This article is the first in a three-part series. Coming up tomorrow: A look atThe tragic death of CNET colleague James Kim and the wilderness rescue of his wife and children last week have prompted many of us to wonder if we're prepared enough for bad weather and other emergencies. . And here's information on .
On Friday, News.comto offer their suggestions and promised to turn them into a news article. Keep reading for our summary of the responses.
"I think one of the important things to remember, and this is what got the Kims into difficulty, is nobody plans on getting stuck in the backcountry," said survival consultant Doug Ritter, who runs the Equipped.org Web site. "Stuff happens to people that's totally beyond their imagination, and you end up stranded someplace."
Reader feedback during the past five days tended to fall into the following categories:
Food, water, shelter: We've lost count of how many readers stressed the low-tech approach. One reader, dfarin, suggested: "When traveling in remote areas, because an extended storm can continue to suck the heat from the car quickly, you will need water, food, and a heat source. The car is your shelter."
The general advice was to keep a full tank of gas and bring a few gallons of water and extra food, jackets and, in the winter, even sleeping bags. Drinking enough water can help prevent hypothermia and frostbite. Mittens and chemical hand-warmers are useful. Details vary, of course, depending on the route and the weather.
In a true life-or-death situation, most people aren't going to worry too much about the water quality of a nearby stream. But they'd probably still like to have a LifeStraw, a tiny filtration device that Time magazine called one of the best inventions of 2005. A more compact alternative would be Katadyn water purification tablets.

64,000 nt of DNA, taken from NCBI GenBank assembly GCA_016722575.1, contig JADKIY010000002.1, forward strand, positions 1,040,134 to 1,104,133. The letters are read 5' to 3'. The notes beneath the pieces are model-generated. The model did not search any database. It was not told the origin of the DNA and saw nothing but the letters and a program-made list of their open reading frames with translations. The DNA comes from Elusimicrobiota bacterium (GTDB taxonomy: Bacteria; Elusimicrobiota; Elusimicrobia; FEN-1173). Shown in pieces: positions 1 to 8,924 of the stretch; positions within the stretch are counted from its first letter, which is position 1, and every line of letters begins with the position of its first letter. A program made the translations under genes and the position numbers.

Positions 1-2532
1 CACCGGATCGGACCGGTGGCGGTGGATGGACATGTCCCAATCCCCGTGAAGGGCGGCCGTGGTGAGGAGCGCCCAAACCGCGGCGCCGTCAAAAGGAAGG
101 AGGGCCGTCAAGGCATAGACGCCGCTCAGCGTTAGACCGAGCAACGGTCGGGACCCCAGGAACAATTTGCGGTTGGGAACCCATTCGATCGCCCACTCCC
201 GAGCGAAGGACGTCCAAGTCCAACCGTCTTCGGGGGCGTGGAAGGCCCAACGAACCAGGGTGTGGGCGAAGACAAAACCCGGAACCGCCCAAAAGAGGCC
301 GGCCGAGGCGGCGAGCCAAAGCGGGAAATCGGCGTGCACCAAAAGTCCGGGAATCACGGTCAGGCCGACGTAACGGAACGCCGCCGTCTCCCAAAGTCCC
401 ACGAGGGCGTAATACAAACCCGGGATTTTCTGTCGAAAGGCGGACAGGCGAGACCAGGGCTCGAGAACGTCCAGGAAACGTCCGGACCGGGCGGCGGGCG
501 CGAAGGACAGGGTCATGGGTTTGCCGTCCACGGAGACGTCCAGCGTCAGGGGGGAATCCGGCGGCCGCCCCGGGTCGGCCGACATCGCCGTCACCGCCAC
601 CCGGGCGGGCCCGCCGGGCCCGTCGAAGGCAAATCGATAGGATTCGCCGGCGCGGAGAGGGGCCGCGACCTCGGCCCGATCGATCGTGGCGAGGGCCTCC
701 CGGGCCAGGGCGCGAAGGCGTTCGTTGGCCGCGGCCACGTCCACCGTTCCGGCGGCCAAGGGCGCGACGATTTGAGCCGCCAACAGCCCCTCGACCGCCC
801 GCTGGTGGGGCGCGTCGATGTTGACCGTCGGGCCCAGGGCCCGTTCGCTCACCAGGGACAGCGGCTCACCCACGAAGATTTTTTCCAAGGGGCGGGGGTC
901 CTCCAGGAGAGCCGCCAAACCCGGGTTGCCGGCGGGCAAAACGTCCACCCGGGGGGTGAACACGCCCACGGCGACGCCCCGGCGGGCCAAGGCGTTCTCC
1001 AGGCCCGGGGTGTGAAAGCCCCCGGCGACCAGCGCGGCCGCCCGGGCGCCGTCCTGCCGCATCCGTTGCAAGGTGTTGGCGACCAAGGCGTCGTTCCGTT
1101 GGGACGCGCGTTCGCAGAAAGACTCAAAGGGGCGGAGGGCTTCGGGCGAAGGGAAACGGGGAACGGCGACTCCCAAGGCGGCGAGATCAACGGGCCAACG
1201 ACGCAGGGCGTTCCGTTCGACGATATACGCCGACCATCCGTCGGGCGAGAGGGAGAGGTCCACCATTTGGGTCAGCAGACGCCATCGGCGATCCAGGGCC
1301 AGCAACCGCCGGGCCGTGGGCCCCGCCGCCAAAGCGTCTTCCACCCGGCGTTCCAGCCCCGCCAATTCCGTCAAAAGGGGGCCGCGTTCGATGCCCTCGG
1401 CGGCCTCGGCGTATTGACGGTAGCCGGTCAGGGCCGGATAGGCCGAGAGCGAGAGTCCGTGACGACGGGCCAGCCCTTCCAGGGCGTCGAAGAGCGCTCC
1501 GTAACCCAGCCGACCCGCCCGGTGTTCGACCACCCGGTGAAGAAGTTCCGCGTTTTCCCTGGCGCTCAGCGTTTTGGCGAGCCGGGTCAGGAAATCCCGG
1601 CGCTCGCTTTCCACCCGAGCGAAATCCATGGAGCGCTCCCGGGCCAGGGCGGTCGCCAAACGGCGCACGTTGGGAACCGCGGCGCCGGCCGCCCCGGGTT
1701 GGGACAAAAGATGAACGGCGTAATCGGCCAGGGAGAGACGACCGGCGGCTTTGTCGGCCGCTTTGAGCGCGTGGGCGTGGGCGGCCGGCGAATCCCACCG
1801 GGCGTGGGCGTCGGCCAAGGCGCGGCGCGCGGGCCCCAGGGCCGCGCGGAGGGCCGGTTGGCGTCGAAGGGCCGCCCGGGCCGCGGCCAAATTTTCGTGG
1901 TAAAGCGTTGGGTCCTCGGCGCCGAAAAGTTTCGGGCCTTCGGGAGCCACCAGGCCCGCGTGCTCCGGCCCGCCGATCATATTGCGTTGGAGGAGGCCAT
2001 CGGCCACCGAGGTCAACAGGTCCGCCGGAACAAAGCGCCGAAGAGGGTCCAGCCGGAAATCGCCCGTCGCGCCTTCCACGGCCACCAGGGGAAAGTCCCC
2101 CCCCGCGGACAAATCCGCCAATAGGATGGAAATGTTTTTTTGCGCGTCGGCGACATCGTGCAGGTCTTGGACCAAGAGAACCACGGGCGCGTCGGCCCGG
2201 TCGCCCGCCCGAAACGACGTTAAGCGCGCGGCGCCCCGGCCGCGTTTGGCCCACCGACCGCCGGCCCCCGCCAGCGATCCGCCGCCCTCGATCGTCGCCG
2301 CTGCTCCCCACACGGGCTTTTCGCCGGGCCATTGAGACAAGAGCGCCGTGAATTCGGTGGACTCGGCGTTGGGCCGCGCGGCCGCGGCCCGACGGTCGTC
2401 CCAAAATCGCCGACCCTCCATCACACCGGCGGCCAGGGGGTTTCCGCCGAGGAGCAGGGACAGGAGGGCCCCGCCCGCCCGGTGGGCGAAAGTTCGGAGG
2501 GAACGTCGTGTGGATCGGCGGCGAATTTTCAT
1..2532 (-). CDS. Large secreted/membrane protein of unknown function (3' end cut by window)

Fire and light: Be able to reliably start a fire. NATO survival matches ($3.50) come in a watertight container and will burn intensely for 12 seconds even if dropped into water.
The Windmill Delta lighter ($45) is impact- and storm-resistant. But because lighters can leak and matches may not work when wet, a backup might be flint or magnesium fire starters that backpackers sometimes use.
One reader, Will Patterson, wrote that he spent the night in minus-20-degree Fahrenheit weather in heavy clothing and "a Mylar sleeping bag," which reflects up to 90 percent of body heat. They sell for around $5 online.
For light, ThinkGeek.com sells the Dynamo Spotlight ($35), a hand-cranked job with 16 LEDs. It's weatherproof and will also run off of 120 volts AC or an automobile's 12-volt DC lighter plug. Because it uses LEDs instead of an incandescent bulb, it should be more reliable and last longer on a charge.
Communications: If we had written this article a decade earlier, the available backups to a cell phone would have been something like ham radios or citizen band radios. Today there are two excellent alternatives: a satellite phone and a personal locator beacon.
Wilderness expert Brad Bostrom describes the must-have items travelers should throw in their trunks before a road trip.
One reader said that satellite phones used to be too expensive. But "lately hardware prices are coming down and service plans are becoming as affordable as cell plans once were with emergency usage plans being, in my opinion, very affordable."
Terrestrial mobile networks are limited in truly rural areas: if you're out of the range of a cell phone tower, you're out of luck. That's not the case with satellite phones, which need only a clear line of sight to the sky. If you're traveling within North America, the two best choices are Globalstar and Iridium, which operate constellations of satellites in low Earth orbit. Globalstar claims to have better U.S. coverage and cheaper rates; for a $38 base monthly fee, airtime costs between $1.40 to $5 a minute. Rentals are available.
Equipped.org's Ritter said his strongest recommendation for personal survival gear is for readers to consider a 406MHz personal locator beacon, which can transmit a distress call and its GPS-derived coordinates from anywhere in the world. The transmission is picked up by the Cospas-Sarsat satellite system and relayed to the appropriate rescue agency. Personal locator beacons became available in America's lower 48 states in 2003.
"For anyone who does any camping, hiking, fishing, water sports, boating, flying, a personal locator beacon from my point of view is number one on your list," Ritter says. "Because in many respects, if you have one of those, that will get you rescued quick enough that a lot of the other stuff that you still may need isn't as critical."